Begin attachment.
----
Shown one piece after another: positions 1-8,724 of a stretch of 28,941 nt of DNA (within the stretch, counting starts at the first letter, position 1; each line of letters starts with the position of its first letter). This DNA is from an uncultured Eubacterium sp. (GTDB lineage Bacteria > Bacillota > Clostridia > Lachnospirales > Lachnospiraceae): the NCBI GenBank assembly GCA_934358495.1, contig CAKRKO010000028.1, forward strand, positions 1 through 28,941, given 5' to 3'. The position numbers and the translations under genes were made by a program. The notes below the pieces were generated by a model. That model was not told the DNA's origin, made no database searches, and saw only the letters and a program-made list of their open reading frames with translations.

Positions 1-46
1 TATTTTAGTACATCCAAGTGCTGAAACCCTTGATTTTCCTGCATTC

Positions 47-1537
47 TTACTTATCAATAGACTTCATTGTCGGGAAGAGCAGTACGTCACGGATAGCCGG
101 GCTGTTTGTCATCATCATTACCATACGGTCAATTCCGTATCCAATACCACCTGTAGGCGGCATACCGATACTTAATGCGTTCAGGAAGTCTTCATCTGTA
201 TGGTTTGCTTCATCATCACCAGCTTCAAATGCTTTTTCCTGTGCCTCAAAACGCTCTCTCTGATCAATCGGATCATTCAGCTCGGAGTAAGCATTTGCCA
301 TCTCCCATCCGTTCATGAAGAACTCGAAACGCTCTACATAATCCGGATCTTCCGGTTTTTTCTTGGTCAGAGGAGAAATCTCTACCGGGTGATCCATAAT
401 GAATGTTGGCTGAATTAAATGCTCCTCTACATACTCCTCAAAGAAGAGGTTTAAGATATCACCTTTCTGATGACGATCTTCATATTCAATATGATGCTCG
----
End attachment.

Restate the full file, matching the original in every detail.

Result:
Shown one piece after another: positions 1-8,724 of a stretch of 28,941 nt of DNA (within the stretch, counting starts at the first letter, position 1; each line of letters starts with the position of its first letter). This DNA is from an uncultured Eubacterium sp. (GTDB lineage Bacteria > Bacillota > Clostridia > Lachnospirales > Lachnospiraceae): the NCBI GenBank assembly GCA_934358495.1, contig CAKRKO010000028.1, forward strand, positions 1 through 28,941, given 5' to 3'. The position numbers and the translations under genes were made by a program. The notes below the pieces were generated by a model. That model was not told the DNA's origin, made no database searches, and saw only the letters and a program-made list of their open reading frames with translations.

Positions 1-46
1 TATTTTAGTACATCCAAGTGCTGAAACCCTTGATTTTCCTGCATTC

Positions 47-1537
47 TTACTTATCAATAGACTTCATTGTCGGGAAGAGCAGTACGTCACGGATAGCCGG
101 GCTGTTTGTCATCATCATTACCATACGGTCAATTCCGTATCCAATACCACCTGTAGGCGGCATACCGATACTTAATGCGTTCAGGAAGTCTTCATCTGTA
201 TGGTTTGCTTCATCATCACCAGCTTCAAATGCTTTTTCCTGTGCCTCAAAACGCTCTCTCTGATCAATCGGATCATTCAGCTCGGAGTAAGCATTTGCCA
301 TCTCCCATCCGTTCATGAAGAACTCGAAACGCTCTACATAATCCGGATCTTCCGGTTTTTTCTTGGTCAGAGGAGAAATCTCTACCGGGTGATCCATAAT
401 GAATGTTGGCTGAATTAAATGCTCCTCTACATACTCCTCAAAGAAGAGGTTTAAGATATCACCTTTCTGATGACGATCTTCATATTCAATATGATGCTCG